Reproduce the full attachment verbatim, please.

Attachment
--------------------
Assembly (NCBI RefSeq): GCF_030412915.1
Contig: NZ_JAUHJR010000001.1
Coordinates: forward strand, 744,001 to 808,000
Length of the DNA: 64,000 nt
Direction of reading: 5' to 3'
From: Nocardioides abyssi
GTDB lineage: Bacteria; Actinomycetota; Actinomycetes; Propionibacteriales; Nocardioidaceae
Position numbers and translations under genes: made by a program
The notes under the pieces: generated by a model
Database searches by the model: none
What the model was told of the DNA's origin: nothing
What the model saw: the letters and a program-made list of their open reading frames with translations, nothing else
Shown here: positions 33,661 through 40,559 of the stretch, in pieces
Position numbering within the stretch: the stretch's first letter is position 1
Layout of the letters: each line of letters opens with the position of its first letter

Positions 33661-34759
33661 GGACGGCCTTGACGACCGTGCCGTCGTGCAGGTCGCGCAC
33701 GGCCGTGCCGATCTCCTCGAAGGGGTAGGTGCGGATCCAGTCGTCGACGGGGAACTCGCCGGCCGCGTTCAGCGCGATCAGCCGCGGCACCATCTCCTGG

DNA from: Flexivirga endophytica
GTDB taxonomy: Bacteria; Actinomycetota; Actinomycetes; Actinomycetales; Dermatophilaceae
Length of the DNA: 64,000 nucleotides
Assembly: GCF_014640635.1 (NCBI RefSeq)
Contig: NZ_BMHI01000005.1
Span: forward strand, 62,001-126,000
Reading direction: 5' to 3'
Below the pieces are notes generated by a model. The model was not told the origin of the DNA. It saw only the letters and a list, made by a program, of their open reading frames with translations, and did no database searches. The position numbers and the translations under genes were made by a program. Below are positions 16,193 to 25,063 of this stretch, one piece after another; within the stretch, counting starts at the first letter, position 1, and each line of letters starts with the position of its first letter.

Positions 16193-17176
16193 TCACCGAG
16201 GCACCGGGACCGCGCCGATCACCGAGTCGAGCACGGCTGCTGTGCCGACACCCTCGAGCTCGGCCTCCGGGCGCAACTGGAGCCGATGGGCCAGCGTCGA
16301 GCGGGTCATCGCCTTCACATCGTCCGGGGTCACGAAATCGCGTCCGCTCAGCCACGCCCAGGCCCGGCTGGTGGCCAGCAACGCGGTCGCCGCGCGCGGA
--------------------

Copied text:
Assembly (NCBI RefSeq): GCF_030412915.1
Contig: NZ_JAUHJR010000001.1
Coordinates: forward strand, 744,001 to 808,000
Length of the DNA: 64,000 nt
Direction of reading: 5' to 3'
From: Nocardioides abyssi
GTDB lineage: Bacteria; Actinomycetota; Actinomycetes; Propionibacteriales; Nocardioidaceae
Position numbers and translations under genes: made by a program
The notes under the pieces: generated by a model
Database searches by the model: none
What the model was told of the DNA's origin: nothing
What the model saw: the letters and a program-made list of their open reading frames with translations, nothing else
Shown here: positions 33,661 through 40,559 of the stretch, in pieces
Position numbering within the stretch: the stretch's first letter is position 1
Layout of the letters: each line of letters opens with the position of its first letter

Positions 33661-34759
33661 GGACGGCCTTGACGACCGTGCCGTCGTGCAGGTCGCGCAC
33701 GGCCGTGCCGATCTCCTCGAAGGGGTAGGTGCGGATCCAGTCGTCGACGGGGAACTCGCCGGCCGCGTTCAGCGCGATCAGCCGCGGCACCATCTCCTGG

DNA from: Flexivirga endophytica
GTDB taxonomy: Bacteria; Actinomycetota; Actinomycetes; Actinomycetales; Dermatophilaceae
Length of the DNA: 64,000 nucleotides
Assembly: GCF_014640635.1 (NCBI RefSeq)
Contig: NZ_BMHI01000005.1
Span: forward strand, 62,001-126,000
Reading direction: 5' to 3'
Below the pieces are notes generated by a model. The model was not told the origin of the DNA. It saw only the letters and a list, made by a program, of their open reading frames with translations, and did no database searches. The position numbers and the translations under genes were made by a program. Below are positions 16,193 to 25,063 of this stretch, one piece after another; within the stretch, counting starts at the first letter, position 1, and each line of letters starts with the position of its first letter.

Positions 16193-17176
16193 TCACCGAG
16201 GCACCGGGACCGCGCCGATCACCGAGTCGAGCACGGCTGCTGTGCCGACACCCTCGAGCTCGGCCTCCGGGCGCAACTGGAGCCGATGGGCCAGCGTCGA
16301 GCGGGTCATCGCCTTCACATCGTCCGGGGTCACGAAATCGCGTCCGCTCAGCCACGCCCAGGCCCGGCTGGTGGCCAGCAACGCGGTCGCCGCGCGCGGA